쌍거풀 - double eyelids
So many of my non-Asian friends have no idea what double eyelids are. Since I grew up in a largely Asian-American community, I'm well aware that some people have single eyelids and others have double eyelids. Unfortunately, there's a pretty strongly-held standard of beauty that favors double over single. You can't be in Korea for very long without seeing advertisements for a quick and cheap plastic surgery procedure that turns a single eyelid into a double one, thus this word isn't really all that esoteric.

단풍 - leaves' changing colors in autumn
My host mother taught me this word last year, highlighting it when we went on a trip to a temple to see the beautiful foliage. I rarely encounter it nine months out of the year, but now that it's autumn once more, I'm reminded of 단풍 every day.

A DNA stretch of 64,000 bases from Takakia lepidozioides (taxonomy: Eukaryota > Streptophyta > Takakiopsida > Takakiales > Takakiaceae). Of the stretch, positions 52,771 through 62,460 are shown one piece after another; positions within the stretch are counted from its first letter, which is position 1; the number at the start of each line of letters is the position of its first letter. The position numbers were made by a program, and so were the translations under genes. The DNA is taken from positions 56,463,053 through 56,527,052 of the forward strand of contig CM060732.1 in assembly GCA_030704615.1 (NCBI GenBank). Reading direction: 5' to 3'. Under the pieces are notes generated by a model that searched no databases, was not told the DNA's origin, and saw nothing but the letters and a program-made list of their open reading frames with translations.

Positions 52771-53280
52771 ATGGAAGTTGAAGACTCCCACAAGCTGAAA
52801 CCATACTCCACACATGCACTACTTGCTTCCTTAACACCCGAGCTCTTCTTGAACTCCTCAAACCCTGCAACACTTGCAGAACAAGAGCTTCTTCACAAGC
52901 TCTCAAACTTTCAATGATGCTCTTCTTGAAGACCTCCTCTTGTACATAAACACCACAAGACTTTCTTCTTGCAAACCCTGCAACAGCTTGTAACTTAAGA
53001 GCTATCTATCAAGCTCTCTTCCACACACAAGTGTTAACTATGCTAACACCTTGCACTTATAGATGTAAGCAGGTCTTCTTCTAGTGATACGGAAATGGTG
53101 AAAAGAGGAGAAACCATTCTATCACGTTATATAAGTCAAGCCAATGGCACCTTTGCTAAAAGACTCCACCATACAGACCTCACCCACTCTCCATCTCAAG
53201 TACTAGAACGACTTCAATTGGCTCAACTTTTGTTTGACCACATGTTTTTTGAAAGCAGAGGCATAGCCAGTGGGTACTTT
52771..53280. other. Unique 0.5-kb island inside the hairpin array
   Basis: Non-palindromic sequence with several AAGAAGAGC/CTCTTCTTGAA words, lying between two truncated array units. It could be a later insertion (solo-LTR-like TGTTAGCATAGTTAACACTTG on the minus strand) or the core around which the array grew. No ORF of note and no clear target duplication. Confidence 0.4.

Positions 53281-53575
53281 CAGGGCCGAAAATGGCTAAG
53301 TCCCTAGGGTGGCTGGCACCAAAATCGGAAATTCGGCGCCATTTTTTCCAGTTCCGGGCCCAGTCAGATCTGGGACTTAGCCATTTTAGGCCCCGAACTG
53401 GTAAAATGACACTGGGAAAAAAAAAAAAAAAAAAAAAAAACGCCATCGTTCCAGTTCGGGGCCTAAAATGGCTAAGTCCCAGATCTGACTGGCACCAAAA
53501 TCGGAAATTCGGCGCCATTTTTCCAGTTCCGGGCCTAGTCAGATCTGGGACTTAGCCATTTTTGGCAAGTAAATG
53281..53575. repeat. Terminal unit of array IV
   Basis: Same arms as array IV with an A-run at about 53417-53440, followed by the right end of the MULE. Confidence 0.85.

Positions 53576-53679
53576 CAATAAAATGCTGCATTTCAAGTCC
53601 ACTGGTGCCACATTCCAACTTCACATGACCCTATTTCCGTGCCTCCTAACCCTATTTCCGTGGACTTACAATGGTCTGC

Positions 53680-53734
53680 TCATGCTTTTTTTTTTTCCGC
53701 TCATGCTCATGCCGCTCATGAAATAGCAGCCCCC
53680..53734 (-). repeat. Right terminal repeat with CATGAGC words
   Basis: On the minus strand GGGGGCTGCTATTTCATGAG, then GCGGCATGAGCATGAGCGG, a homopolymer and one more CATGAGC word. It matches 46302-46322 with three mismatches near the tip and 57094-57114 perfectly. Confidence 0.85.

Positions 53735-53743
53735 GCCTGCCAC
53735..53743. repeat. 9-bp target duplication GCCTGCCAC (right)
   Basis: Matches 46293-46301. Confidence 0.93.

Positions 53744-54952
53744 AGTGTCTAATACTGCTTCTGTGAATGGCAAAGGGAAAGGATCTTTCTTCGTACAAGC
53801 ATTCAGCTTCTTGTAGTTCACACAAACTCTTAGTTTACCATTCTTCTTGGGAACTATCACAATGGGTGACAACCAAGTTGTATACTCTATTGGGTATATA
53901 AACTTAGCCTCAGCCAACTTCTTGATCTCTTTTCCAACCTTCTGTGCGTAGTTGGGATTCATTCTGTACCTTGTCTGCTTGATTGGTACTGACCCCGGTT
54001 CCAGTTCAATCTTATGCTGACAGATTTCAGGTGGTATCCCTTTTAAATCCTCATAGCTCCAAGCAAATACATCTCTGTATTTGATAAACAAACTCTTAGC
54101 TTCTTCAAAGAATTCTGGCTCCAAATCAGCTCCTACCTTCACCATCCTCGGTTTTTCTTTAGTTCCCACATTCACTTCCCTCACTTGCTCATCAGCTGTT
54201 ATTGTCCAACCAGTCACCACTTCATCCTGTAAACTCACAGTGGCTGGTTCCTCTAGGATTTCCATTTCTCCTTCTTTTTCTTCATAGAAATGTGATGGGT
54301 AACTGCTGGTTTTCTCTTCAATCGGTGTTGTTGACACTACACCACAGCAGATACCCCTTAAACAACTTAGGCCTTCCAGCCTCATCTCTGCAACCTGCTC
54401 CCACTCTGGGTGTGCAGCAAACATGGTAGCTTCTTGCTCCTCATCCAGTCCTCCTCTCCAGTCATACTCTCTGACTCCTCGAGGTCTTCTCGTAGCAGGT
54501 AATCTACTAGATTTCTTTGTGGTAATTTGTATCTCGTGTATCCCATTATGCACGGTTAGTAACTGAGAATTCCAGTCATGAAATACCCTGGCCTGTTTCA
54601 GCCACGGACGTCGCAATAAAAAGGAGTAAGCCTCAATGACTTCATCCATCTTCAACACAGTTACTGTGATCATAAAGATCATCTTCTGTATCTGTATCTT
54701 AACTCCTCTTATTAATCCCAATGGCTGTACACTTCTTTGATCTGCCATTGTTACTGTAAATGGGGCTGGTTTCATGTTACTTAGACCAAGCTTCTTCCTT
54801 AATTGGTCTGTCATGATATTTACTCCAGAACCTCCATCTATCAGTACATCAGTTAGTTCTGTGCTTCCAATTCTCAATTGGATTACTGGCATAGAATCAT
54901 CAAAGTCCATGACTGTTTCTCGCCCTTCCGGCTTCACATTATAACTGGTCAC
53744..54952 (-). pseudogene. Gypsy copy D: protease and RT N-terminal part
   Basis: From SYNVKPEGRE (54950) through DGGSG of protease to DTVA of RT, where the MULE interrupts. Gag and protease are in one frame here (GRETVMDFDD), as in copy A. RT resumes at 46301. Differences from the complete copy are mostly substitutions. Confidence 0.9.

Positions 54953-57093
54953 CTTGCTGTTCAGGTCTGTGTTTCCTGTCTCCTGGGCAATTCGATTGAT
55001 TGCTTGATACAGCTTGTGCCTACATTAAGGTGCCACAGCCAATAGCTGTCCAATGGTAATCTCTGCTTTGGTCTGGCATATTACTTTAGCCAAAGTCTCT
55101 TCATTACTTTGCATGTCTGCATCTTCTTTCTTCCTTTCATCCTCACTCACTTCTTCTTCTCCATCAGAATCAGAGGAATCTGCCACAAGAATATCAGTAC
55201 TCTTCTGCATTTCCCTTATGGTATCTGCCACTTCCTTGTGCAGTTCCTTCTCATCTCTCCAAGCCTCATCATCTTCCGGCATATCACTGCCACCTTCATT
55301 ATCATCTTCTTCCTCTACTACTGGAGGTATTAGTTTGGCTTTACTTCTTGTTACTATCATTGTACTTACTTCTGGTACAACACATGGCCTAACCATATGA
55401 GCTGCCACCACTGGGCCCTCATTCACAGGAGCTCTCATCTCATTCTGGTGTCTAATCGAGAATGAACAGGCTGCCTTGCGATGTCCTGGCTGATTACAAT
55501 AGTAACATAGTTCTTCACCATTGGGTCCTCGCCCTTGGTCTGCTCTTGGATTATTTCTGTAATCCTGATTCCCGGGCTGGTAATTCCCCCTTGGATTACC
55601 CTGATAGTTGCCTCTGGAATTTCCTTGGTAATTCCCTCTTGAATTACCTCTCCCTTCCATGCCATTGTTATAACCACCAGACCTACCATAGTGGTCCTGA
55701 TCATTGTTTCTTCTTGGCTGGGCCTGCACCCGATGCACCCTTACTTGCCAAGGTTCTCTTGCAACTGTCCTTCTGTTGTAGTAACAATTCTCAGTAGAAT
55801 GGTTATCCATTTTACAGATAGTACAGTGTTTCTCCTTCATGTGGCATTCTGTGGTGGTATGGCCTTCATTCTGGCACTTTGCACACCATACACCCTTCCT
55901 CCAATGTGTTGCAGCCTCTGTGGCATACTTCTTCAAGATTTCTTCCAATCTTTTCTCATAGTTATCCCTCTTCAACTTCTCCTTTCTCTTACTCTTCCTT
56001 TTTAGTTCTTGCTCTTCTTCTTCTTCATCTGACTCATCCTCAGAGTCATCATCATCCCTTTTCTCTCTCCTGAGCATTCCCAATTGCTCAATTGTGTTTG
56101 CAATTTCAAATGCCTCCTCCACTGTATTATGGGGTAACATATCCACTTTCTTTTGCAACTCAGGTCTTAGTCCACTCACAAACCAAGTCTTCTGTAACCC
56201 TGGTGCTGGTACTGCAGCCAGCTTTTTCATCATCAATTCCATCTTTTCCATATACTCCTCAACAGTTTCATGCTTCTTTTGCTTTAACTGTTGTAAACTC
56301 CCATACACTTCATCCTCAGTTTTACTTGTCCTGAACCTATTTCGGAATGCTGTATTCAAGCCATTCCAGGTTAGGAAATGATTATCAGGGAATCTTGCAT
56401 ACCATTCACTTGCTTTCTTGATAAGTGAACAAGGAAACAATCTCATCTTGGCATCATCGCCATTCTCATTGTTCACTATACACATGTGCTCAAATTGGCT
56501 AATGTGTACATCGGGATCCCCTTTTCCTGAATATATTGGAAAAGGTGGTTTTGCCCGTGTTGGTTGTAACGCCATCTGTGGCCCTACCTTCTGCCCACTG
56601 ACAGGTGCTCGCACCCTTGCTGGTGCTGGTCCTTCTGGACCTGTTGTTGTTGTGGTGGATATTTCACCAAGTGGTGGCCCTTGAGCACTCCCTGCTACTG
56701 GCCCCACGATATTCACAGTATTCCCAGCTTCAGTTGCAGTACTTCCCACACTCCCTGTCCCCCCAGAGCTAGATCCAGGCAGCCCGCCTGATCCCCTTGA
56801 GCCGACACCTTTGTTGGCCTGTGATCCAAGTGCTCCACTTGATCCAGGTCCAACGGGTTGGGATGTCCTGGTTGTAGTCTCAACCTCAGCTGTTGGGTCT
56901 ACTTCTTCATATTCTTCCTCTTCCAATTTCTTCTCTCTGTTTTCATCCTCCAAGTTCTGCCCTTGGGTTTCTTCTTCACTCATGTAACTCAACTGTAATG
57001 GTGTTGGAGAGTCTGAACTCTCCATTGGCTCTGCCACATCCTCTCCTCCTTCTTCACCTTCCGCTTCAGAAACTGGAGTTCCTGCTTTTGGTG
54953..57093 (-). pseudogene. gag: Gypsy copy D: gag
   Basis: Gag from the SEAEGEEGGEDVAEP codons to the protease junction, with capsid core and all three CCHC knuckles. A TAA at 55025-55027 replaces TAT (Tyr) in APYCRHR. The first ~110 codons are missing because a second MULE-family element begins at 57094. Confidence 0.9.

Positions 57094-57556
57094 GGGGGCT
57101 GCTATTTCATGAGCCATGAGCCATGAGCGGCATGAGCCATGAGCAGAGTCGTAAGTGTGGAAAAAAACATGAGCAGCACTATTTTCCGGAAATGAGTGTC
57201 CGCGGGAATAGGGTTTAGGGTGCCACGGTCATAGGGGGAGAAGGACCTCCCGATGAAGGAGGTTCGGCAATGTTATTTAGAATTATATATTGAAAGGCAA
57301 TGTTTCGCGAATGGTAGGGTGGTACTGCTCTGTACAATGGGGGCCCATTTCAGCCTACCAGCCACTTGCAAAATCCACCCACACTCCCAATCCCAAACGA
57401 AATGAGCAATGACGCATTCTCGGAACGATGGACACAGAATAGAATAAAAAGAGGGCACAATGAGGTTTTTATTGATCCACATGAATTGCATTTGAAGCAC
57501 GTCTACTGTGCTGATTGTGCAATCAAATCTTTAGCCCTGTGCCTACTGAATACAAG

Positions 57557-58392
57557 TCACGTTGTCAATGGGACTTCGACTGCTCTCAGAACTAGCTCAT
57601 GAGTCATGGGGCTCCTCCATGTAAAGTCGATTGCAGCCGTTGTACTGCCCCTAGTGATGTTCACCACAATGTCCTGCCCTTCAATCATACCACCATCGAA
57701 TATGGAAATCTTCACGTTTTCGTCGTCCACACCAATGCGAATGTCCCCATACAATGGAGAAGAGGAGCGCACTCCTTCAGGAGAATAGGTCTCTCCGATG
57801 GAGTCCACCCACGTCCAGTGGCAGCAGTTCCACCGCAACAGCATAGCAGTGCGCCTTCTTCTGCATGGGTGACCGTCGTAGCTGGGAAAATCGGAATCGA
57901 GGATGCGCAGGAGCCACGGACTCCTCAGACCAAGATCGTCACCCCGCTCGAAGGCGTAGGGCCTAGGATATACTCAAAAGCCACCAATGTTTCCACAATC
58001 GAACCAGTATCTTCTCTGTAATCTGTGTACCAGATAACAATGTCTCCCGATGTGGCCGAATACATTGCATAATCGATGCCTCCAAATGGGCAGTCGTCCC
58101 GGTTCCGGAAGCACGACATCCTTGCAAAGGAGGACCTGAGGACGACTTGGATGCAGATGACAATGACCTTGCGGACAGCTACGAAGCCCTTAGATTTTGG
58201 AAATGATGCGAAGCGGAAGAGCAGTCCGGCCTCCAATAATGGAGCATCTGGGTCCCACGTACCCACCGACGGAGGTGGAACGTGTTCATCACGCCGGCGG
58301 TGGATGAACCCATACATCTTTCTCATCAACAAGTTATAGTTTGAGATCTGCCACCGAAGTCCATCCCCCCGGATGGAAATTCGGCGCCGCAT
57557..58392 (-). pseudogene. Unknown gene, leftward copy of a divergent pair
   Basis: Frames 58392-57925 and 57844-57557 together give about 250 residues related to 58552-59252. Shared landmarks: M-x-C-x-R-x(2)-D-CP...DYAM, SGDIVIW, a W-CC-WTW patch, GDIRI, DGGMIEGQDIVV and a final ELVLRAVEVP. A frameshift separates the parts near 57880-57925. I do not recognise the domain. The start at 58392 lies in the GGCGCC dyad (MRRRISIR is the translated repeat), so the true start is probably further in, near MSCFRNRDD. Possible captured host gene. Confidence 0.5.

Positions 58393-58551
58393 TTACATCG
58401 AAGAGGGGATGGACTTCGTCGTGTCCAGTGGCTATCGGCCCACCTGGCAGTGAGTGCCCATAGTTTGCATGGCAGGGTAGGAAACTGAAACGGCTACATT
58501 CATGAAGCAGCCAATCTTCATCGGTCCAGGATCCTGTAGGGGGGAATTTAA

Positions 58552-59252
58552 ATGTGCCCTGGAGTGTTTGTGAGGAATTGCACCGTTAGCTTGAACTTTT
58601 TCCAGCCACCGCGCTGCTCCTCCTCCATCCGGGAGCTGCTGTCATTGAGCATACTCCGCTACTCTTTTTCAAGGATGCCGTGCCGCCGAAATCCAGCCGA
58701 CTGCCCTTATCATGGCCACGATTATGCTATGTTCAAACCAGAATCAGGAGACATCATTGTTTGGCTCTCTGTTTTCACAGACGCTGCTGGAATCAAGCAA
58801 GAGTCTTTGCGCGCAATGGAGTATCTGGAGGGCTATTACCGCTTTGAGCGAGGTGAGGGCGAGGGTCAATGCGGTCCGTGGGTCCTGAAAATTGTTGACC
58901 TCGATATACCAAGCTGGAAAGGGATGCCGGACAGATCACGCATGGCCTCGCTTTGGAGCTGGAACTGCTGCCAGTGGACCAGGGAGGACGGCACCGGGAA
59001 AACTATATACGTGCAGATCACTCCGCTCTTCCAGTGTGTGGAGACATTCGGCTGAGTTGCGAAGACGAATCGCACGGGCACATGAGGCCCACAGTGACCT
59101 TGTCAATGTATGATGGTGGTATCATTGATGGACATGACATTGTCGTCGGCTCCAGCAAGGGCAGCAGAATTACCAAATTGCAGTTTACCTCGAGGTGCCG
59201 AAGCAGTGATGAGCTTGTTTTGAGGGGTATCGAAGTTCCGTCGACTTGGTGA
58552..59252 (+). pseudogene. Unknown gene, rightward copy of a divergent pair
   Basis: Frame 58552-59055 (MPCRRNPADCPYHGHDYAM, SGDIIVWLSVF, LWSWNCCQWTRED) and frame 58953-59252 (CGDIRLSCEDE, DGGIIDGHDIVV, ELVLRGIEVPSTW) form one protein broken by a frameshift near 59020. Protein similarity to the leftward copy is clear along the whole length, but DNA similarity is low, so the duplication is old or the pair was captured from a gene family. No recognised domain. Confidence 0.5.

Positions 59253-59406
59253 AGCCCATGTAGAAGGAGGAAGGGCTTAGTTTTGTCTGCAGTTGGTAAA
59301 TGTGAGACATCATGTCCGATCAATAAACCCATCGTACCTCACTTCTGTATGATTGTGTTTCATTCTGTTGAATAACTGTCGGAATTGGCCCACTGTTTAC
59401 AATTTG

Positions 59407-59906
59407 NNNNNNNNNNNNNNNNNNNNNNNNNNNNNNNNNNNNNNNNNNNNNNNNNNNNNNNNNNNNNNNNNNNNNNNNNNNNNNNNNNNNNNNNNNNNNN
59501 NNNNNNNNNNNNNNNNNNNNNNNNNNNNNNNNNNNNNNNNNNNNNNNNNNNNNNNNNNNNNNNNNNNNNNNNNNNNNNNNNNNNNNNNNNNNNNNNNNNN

시루떡 - steamed rice cake
A word I learned from my taekgyeon master. He used it as a metaphor for being exhausted: "난 시구떡 됬어요!" He meant to express that his muscles had turned into jelly, or something like that. It was pretty memorable, and I stored it in my flashcards. But when I tried to use the expression in a journal entry on lang-8, another Korean remarked that he'd never heard it before and that it sounded really creative, albeit original.

초딩 - adult who behaves like a child
Another gem from my host mother; too bad I can't remember to whom she was referring when she taught me this. I haven't yet found any reason to call someone else a 초딩, but I really can't wait to do so!

외모지상주의 - lookism